Part XIV. Women Working in Nature and the Arts
Annis Pratt’s novels are full of passion for the natural world and enthusiasm for the details of everyday life. Her invented worlds are more realistic than fantastic, her fiction speculative about ways to live in harmony with each other and with our planet.
Her earlier books were studies of the way poets and novelists use myths and symbols. Dylan Thomas’ Early Prose: A Study in Creative Mythology (Pittsburgh University Press, 1970) was about pre-Christian Welsh mythology. Archetypal Patterns in Women’s Fiction (Indiana UP, 1981, published in England by Harvester Press) explored 328 novels by women in which she discovered apatriarchal alternatives latent in women’s literary texts, subversive values of control of their sexuality, intellect inventiveness, love of community, and a marvelously creative but practical competence. In her most recent nonfiction book, Pratt compared the way women and men poets approach Medusa, Aphrodite, Artemis and Bears in four hundred poems from England, the United States, and Canada, drawing upon the Europagan background underlayering classical goddesses. Dancing With Goddesses: Archetypes, Poetry and Empowerment (Indiana UP 1994, distributed in England by the Open University Press) led her to the discovery that gender differences are less important than a common quest for bodily and ecological healing.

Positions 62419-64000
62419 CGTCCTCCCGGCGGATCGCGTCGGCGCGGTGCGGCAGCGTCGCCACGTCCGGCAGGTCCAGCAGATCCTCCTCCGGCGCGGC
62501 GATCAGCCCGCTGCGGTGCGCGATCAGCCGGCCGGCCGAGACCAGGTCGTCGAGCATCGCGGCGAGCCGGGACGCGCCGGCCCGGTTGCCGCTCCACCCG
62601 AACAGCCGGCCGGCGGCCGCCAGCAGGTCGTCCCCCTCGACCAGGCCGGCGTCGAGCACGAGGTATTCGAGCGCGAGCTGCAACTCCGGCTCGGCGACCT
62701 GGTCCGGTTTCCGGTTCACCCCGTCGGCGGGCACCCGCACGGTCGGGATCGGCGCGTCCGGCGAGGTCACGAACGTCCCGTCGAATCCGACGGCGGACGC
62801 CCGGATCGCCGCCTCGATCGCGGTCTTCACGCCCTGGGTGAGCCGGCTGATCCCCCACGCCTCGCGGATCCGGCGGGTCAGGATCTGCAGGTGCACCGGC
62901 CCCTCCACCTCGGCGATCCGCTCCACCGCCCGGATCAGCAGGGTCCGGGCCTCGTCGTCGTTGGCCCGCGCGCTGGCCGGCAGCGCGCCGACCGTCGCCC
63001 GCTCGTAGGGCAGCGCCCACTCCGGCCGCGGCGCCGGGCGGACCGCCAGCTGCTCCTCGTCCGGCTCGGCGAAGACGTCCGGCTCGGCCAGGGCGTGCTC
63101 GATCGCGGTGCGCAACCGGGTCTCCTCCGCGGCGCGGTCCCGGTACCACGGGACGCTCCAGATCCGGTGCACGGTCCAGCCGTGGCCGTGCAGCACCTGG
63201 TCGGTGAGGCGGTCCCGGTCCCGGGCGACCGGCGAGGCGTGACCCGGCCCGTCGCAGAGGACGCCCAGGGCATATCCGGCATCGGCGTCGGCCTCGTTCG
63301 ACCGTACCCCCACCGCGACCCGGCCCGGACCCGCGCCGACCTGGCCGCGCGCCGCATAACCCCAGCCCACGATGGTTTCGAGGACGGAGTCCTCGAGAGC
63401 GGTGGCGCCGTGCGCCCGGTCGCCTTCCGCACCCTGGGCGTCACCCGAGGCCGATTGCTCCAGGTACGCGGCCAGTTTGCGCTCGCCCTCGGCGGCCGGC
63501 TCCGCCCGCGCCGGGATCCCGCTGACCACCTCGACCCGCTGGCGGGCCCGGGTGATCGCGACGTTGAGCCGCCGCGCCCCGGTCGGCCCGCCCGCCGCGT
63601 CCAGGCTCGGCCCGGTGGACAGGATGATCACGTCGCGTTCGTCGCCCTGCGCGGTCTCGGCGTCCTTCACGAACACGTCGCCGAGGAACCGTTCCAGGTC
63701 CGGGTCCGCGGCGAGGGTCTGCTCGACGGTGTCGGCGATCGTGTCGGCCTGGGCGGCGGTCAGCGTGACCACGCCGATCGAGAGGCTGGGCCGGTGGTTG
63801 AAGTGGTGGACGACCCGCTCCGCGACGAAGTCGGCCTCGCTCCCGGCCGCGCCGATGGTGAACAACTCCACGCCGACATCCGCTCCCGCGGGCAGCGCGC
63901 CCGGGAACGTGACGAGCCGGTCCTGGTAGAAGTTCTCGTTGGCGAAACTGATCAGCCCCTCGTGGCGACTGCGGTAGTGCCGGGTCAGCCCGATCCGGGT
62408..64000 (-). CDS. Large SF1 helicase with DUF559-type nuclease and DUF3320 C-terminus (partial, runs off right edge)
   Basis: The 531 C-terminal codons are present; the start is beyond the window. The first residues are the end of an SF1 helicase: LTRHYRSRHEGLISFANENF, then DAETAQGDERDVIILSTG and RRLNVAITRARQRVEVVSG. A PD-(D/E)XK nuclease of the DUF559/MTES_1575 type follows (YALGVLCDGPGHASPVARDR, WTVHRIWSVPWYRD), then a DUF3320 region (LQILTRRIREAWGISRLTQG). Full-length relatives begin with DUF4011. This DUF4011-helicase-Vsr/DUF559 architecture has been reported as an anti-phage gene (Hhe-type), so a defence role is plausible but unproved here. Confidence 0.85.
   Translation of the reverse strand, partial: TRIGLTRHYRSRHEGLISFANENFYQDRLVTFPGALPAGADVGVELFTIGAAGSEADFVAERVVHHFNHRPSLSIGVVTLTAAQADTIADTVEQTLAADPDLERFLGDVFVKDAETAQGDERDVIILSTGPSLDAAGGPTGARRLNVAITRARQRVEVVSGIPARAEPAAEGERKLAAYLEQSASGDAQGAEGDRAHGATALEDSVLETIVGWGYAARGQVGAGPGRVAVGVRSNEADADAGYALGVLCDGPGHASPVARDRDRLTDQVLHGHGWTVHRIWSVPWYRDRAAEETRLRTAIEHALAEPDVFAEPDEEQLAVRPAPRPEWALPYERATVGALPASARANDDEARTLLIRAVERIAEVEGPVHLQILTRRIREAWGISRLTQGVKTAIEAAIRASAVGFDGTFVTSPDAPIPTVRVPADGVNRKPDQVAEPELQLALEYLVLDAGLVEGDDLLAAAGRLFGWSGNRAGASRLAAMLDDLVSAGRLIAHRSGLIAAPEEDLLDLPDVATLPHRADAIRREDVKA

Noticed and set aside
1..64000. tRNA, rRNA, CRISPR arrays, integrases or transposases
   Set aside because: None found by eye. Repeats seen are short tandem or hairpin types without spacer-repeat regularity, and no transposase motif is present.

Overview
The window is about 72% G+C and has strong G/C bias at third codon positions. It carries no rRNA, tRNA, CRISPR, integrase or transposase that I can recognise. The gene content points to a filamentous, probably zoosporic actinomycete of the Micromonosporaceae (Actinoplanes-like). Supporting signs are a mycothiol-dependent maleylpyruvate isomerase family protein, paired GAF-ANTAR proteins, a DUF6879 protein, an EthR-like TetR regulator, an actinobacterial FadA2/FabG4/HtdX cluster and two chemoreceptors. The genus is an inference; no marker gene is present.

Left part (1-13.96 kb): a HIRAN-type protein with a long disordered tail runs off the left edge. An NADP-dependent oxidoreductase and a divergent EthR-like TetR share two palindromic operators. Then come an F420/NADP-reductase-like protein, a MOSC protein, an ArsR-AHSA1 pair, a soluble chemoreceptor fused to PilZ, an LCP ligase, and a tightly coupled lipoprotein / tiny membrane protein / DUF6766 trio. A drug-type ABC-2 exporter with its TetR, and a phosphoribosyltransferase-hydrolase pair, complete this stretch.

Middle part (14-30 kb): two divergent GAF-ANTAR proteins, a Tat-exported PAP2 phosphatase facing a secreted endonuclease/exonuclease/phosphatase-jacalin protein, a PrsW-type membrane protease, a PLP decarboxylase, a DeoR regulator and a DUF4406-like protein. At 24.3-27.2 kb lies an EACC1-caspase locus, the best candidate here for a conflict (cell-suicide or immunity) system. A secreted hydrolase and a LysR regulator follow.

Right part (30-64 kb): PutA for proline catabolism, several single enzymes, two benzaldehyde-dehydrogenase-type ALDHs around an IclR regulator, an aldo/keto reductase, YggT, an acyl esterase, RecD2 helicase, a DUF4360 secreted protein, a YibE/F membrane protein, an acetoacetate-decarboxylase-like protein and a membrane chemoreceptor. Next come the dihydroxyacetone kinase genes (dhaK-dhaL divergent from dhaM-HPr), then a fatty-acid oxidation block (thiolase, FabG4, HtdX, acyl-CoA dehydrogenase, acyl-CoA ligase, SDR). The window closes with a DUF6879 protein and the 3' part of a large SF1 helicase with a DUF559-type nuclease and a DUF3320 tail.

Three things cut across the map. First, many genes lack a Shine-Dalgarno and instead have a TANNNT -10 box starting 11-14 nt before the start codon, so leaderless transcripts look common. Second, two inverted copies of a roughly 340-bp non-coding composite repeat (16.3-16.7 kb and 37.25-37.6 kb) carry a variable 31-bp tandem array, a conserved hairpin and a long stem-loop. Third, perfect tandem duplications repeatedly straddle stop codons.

-Read more at Annis Pratt’s website
In our talk with Annis, we’ll focus on her Infinite Games series, The Marshlanders, Fly Out of the Darkness, The Road to Beaver Mill, and The Battle for the Black Fen. These are works of speculative fiction in a real-world setting, written for adults and young adults.
Mary: Hi Annis, and thank you very much for agreeing to an interview with Eco-fiction.com. We met in the Ecology in Literature and the Arts Google+ newsgroup, and via this group, I’ve become amazed by your history and your current work. Not just work but pleasure. I realized that you spend summers at a cabin on the Betsie River in northern Michigan. A simple photo shows an old-fashioned lawn chair, binoculars, book, and drink on a deck with a narrow sunlit river flowing by. That picture says so much. It says to me: this is the life I long for, and I’m sure I’m not alone. Your site is even titled, “The Worlds We Long For.” Yours seems to be a life where nature is central to a person’s existence, where the rat race is somewhere else. How did you get to that place?
Annis: Yes, nature is central in my life–being by the river or out in the woods has always been the way to renew my soul. I wonder if my love for nature has to do with spending every winter of my school years in Manhattan, making me was more aware of the contrast from city living than my country friends? The world I long for is not a retreat, however, but a place where we can sustain human life without damaging our environment. Earlier in my life, I longed for a world where women could develop our full capacities; even though the forces out to destroy our beloved planet are huge and frightening, seeing many of our feminist goals come true makes me hopeful for our environmental activism